Budget sleight of hand, under the radar
Rep. Kevin Petersen (R-Waupaca, 40th Assembly District) nails it. Some of this is detailed stuff, but worth digging in to.
Unbelievably, in a mere 48 hours from introduction on February 16th to passage on February 18th, Wisconsin’s Legislative Democrats, with not one Republican vote in the Assembly or the Senate, passed a $1.2 billion tax increasing budget repair bill. The 389 page document received no public hearing for debate. Nor did it get vetted through the main stream media.Here's the important part of Rep. Petersen's explanation:
One day later, with the stroke of his pen, Governor Doyle signed the bill into law, imposing a myriad of new taxes on Wisconsin businesses and families. Even more preposterous is the manner in which Democrats changed laws to avoid breaking laws.
According to a report released on February 16th by the non-partisan Legislative Fiscal Bureau, the ending balance in the state’s general fund for the 2008-09 fiscal year is projected to be -$600.2 million. The report further states that the budget repair bill would reduce that deficit by $183.3 million to a -$416.9 million balance.
A closer examination of the numbers shows that of the $1.2 billion in new taxes, $312 million will be collected between now and the end of the fiscal year (June 30th). Of the $312 million collected, only $183.3 million will be used to close the shortfall. The governor is using the other $128.7 million to increase spending appropriations not in his original budget bill.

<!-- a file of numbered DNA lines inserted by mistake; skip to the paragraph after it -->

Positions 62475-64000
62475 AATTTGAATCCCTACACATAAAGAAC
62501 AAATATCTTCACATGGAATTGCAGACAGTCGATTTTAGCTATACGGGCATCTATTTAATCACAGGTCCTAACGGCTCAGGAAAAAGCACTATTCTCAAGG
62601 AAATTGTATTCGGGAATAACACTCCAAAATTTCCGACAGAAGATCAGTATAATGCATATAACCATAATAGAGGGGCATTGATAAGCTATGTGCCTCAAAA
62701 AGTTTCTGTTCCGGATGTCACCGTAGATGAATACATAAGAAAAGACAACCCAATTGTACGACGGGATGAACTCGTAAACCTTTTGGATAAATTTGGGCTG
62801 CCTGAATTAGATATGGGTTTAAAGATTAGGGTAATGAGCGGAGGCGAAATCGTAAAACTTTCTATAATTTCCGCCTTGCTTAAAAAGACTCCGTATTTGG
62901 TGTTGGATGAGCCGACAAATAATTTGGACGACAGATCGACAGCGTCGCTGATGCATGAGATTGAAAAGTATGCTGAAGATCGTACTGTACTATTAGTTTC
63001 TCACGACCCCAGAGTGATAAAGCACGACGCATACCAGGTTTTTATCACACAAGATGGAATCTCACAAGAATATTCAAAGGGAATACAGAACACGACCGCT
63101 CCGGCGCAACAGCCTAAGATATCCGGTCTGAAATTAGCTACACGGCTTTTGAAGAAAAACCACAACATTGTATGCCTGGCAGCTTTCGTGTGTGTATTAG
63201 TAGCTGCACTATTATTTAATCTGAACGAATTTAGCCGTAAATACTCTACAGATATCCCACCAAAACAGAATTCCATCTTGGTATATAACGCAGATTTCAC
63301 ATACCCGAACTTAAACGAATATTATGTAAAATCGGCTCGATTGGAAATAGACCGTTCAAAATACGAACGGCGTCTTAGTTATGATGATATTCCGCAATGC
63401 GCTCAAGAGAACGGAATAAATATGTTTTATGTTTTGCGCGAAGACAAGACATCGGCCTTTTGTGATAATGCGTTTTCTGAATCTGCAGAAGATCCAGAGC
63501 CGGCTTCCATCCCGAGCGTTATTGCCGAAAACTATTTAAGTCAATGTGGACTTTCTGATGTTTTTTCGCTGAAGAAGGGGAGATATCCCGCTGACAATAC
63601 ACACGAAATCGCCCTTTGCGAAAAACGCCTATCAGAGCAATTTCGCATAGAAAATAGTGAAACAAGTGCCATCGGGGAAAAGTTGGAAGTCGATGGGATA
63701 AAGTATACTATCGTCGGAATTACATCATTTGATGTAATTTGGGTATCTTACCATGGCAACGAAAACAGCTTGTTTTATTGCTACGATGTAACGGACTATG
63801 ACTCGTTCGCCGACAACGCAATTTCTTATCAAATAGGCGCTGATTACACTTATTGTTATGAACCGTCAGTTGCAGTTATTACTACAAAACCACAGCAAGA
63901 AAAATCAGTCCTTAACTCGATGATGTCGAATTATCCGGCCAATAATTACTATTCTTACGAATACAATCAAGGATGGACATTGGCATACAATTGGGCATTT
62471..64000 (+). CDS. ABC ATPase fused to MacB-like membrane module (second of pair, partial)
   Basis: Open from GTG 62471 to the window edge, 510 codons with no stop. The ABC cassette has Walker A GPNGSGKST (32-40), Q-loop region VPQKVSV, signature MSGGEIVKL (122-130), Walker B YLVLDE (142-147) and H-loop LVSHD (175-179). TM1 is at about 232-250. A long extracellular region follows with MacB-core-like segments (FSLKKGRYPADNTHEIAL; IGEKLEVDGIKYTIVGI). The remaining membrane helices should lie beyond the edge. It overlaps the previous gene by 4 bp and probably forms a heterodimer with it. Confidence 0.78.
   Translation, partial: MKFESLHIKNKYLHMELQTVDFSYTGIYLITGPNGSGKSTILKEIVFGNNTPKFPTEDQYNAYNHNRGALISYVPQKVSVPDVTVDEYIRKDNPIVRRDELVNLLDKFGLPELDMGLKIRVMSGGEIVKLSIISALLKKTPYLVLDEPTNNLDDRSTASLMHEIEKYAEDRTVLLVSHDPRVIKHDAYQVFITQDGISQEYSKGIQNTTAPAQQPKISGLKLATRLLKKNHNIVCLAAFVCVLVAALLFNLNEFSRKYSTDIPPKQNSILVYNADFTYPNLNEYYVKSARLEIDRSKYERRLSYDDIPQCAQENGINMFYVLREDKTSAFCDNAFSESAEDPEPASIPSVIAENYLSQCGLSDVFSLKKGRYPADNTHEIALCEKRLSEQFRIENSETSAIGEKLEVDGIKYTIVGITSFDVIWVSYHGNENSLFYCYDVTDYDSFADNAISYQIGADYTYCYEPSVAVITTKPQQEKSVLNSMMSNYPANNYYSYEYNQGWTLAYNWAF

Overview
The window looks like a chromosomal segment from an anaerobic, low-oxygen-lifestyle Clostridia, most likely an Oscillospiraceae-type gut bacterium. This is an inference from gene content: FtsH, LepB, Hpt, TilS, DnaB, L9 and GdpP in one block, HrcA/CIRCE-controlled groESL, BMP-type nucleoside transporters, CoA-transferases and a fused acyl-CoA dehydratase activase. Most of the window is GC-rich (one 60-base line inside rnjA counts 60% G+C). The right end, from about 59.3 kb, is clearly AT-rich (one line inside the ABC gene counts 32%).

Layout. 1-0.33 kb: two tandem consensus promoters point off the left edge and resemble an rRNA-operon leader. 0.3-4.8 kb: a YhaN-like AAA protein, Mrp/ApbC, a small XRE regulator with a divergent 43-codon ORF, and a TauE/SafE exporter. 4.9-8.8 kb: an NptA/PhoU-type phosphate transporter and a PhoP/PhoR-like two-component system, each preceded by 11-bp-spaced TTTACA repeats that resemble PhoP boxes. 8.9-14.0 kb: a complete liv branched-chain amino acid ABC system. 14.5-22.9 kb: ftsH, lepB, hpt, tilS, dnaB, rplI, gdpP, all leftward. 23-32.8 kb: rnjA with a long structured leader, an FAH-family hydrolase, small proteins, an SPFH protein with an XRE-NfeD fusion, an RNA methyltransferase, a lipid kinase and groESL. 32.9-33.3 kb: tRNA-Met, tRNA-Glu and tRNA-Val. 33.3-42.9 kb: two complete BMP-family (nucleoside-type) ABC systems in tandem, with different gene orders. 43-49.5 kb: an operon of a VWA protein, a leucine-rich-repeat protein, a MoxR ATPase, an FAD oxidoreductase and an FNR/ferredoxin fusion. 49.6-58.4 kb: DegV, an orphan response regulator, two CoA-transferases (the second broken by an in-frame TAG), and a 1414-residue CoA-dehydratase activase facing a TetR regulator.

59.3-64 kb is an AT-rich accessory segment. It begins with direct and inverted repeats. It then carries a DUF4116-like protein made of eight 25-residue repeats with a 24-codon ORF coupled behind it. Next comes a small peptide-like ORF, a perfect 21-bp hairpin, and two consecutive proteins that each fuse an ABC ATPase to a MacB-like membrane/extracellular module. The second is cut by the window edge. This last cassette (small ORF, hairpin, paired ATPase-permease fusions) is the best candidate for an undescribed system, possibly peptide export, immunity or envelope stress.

The question becomes, how can the state pay all of its bills by the end of the fiscal year if it is projected to be $416.9 million dollars in the red? Theanswer is found in the first two lines of the actual bill: "“An Act relating to: state finances and appropriations and making diverse other changes in the statutes.”"
[Currently]... state law does not allow legislators to spend more money than is collected in revenue. Additionally, at the end of the two year biennium, the state needs to maintain a rainy day fund of $65 million for emergency purposes.
Remember these seven words from above: “"... and making diverse other changes in the statutes?”"Can you believe that? Ok... continuing on...
Printed in the 389 pages of text are two obscure lines reading: “…the current law general fund structural balance requirement would not apply to 2008-09.” and “…the general fund balance requirement of $65 million for 2008-09 would not apply in 2008-09.”
For the purpose of this budget repair bill, the law preventing the general fund reserve from being depleted below $65 million dollars, and the law preventing the state from spending more money than it collects in revenue, were both overridden. Thus, Wisconsin will pretend its bills are paid through the end of the year and roll the $416.9 million deficit into next year’s already projected $5.7 billion deficit.Jo Egelhoff, FoxPolitics.net
Now that Governor Doyle has made these changes under the radar, he is continuing to rewrite legislation with his fiscal year 2009 –- 2011 budget proposal. The budget was introduced on February 17th, in the middle of the 48 hour budget repair bill push to passage. The proposed budget includes eliminating a cost saving provision just written into law January 2006.
2005 Wisconsin Act 89 requires a cost analysis be used to determine if it is less expensive to use state employees for any contract larger than $25,000. The original law was signed after a number of newspaper reports showed that the Doyle administration was contracting out a number of troubled projects that could have been done by state employees for less money.
In an attempt to defend his decision to negate this legislation, Governor Doyle stated “It adds a further level of bureaucracy,” and questions the financial value of the oversight measure.
Increasing state spending appropriations and paying more than necessary for contract work performed will not help Wisconsin families and businesses during this economic downturn. But it does prove law is not important when it gets in the way of the Governor and legislative Democrats raising taxes and paying off their political special interests.